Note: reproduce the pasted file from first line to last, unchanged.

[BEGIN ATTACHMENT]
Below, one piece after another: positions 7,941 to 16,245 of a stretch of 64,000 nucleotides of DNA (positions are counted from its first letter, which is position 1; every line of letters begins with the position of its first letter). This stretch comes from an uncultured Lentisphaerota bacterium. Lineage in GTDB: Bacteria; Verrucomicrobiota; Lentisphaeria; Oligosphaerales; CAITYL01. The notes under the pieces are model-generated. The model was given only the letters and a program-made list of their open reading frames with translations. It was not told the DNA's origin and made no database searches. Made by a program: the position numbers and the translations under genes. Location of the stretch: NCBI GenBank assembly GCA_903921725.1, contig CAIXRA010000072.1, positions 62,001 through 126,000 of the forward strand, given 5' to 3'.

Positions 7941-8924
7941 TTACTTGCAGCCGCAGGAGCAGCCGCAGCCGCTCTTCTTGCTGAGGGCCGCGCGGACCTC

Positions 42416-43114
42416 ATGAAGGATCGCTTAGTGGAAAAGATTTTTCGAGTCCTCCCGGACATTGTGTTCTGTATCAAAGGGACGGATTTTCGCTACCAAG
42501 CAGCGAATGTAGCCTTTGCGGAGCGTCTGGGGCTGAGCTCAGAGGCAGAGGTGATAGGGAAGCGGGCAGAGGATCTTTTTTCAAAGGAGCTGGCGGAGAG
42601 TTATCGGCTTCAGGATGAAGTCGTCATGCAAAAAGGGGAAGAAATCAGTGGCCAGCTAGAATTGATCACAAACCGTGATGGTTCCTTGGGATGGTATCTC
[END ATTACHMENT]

Below, one piece after another: positions 7,941 to 16,245 of a stretch of 64,000 nucleotides of DNA (positions are counted from its first letter, which is position 1; every line of letters begins with the position of its first letter). This stretch comes from an uncultured Lentisphaerota bacterium. Lineage in GTDB: Bacteria; Verrucomicrobiota; Lentisphaeria; Oligosphaerales; CAITYL01. The notes under the pieces are model-generated. The model was given only the letters and a program-made list of their open reading frames with translations. It was not told the DNA's origin and made no database searches. Made by a program: the position numbers and the translations under genes. Location of the stretch: NCBI GenBank assembly GCA_903921725.1, contig CAIXRA010000072.1, positions 62,001 through 126,000 of the forward strand, given 5' to 3'.

Positions 7941-8924
7941 TTACTTGCAGCCGCAGGAGCAGCCGCAGCCGCTCTTCTTGCTGAGGGCCGCGCGGACCTC

Positions 42416-43114
42416 ATGAAGGATCGCTTAGTGGAAAAGATTTTTCGAGTCCTCCCGGACATTGTGTTCTGTATCAAAGGGACGGATTTTCGCTACCAAG
42501 CAGCGAATGTAGCCTTTGCGGAGCGTCTGGGGCTGAGCTCAGAGGCAGAGGTGATAGGGAAGCGGGCAGAGGATCTTTTTTCAAAGGAGCTGGCGGAGAG
42601 TTATCGGCTTCAGGATGAAGTCGTCATGCAAAAAGGGGAAGAAATCAGTGGCCAGCTAGAATTGATCACAAACCGTGATGGTTCCTTGGGATGGTATCTC